Health Care

WHEREAS past federal payments to provinces/territories under the Canada Health Act have been the result of federal/provincial/territorial negotiation; and

WHEREAS the proposed federal funding after 2018 will be determined on a provincial/territorial per capita basis but does not recognize costs related to demographic factors including age(1*); and

WHEREAS quality standards are not adequately defined(2*); and

WHEREAS the level of access to health care throughout rural Canada is increasingly difficult to maintain(3*); and

WHEREAS improving cost efficiencies is essential to ensuring the financial sustainability of health care(4*); therefore

BE IT RESOLVED that a Liberal Government will amend the Canada Health Act to provide that the annual payment to provinces/territories be subject to consultation between the federal/provincial/territorial governments; and

BE IT FURTHER RESOLVED that a Liberal Government recognize, in setting funding levels, that health care costs vary with all demographic factors, and provincial/territorial payments must reflect such factors; and

BE IT FURTHER RESOLVED that a Liberal Government join the ongoing provincial/territorial “Innovative Health Care Initiative”(5*,6*,7*) which has already begun to achieve improvements in quality standards, delivery standards and cost efficiencies as well as ways to improve health care access for rural residents.

Senior Liberals’ Commission









6 Responses to “Health Care”

  1. Doug. Burt 03. Feb, 2014 at 11:19 am #

    Please consider adding something on palliative care. Approximately only 30% of Canadians have access to good palliative services. Although one must remember this is not a uniquely seniors’ issue, by and large more seniors are affected. Effective and efficient palliative care services reduce emergency room visits, reduce length of stay in hospital, reduce fatigue and illness among primary caregivers, etc. The most effective programs are largely volunteer managed. I suggest the Liberal party commit to working closely with the Canadian Hospice Palliative Care Association the provincial associations and provincial Ministries of Health with a view to providing a base amount of dedicated funding to support palliative care programs. Such a commitment should indicate that a decision will be made and action taken within a year. The research has been done; action is what is needed.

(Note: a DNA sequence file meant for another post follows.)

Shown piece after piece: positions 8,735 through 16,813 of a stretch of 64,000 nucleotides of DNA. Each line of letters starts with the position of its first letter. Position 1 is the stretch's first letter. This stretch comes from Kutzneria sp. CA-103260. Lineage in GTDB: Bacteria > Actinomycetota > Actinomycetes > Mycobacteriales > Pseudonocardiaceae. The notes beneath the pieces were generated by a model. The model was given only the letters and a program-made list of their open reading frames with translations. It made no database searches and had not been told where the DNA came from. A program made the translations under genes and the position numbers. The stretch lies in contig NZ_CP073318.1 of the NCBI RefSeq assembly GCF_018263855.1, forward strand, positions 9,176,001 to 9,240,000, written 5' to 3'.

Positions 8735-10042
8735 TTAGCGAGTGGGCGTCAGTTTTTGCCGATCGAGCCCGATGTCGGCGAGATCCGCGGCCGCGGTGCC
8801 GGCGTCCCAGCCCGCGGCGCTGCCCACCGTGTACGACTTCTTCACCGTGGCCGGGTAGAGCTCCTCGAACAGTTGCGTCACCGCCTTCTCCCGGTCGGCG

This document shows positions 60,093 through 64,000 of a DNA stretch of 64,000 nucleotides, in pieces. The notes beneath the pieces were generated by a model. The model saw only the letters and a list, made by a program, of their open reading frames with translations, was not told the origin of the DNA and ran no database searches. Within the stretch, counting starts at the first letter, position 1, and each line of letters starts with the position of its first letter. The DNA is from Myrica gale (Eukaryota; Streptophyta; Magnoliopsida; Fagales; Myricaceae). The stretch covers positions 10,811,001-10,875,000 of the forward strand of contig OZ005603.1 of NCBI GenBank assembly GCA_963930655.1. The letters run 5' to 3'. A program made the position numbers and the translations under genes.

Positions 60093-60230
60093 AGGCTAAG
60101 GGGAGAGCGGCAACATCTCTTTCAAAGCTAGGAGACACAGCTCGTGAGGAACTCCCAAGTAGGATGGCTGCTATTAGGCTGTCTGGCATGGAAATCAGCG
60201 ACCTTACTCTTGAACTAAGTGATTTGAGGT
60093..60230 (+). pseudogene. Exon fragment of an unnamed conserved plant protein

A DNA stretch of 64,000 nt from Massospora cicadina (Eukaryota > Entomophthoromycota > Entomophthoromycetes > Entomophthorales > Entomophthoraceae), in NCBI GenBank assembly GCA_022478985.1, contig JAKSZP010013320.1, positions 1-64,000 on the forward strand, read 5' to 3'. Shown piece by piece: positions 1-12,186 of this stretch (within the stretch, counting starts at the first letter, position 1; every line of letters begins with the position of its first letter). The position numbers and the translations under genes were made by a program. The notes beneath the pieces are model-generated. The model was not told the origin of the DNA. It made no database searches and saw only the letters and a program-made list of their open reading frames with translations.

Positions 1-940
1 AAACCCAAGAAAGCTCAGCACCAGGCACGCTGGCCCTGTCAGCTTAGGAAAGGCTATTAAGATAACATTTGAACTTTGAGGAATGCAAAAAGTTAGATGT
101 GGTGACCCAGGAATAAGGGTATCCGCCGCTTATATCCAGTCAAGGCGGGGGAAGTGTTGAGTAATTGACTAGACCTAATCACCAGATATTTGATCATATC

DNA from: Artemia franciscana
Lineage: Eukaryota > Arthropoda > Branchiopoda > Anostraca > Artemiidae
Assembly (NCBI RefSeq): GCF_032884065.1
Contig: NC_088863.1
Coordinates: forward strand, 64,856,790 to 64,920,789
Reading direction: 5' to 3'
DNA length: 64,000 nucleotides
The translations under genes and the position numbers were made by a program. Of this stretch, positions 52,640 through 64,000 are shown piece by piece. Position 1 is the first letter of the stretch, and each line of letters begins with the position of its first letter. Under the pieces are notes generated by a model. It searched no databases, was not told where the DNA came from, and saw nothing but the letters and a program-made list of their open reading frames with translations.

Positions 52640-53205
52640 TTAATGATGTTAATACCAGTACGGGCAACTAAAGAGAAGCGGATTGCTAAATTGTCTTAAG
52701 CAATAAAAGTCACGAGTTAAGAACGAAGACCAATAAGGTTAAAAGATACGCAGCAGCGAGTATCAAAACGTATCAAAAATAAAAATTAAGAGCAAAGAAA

2. Lois McGrattan 11. Feb, 2014 at 10:27 pm #

    I wish there was more co-operation between the Federal Govt. and the Provinces, especially in health care.

    For instance: why do some procedures get covered in one Prov. but not in another?

    Why can’t a Canadian travel anywhere in Canada and be covered?

    Why can’t foreign doctors and nurses be qualified here more often. ie: a Doctor I met was qualified in England and The USA, but not here!! He moved to the USA.

    We need doctors who may move to communities where there is no doctor…of course they have to be qualified, but are we deliberately keeping them out? I do not understand it.

  3. Christene Daub 12. Feb, 2014 at 12:36 pm #

    I am fully supportive of this proposed process.

  4. Susan Muma 12. Feb, 2014 at 2:37 pm #

    I’d like to see national standards set for some things such as drug approvals etc. It was the intention of original medicare that there be a drug program as part of the system. Since a large body can get better deals from drug companies, I think it would be useful to have a national drug program as part of medicare. This body would have a great deal of clout in bargaining with drug companies.

  5. Sheila Hurley 12. Feb, 2014 at 3:51 pm #

    I agree with the Liberal resolutions as stated above

  6. TedDicello 05. Feb, 2015 at 7:02 am #

    Thanks for share your opinion. Yes, It is the stage when senior required care, love, attention from their children like they do in the growing period of children. And there must be somebody who cares for him/her like a friend. I really like your article. Your community is doing great job. keep going.

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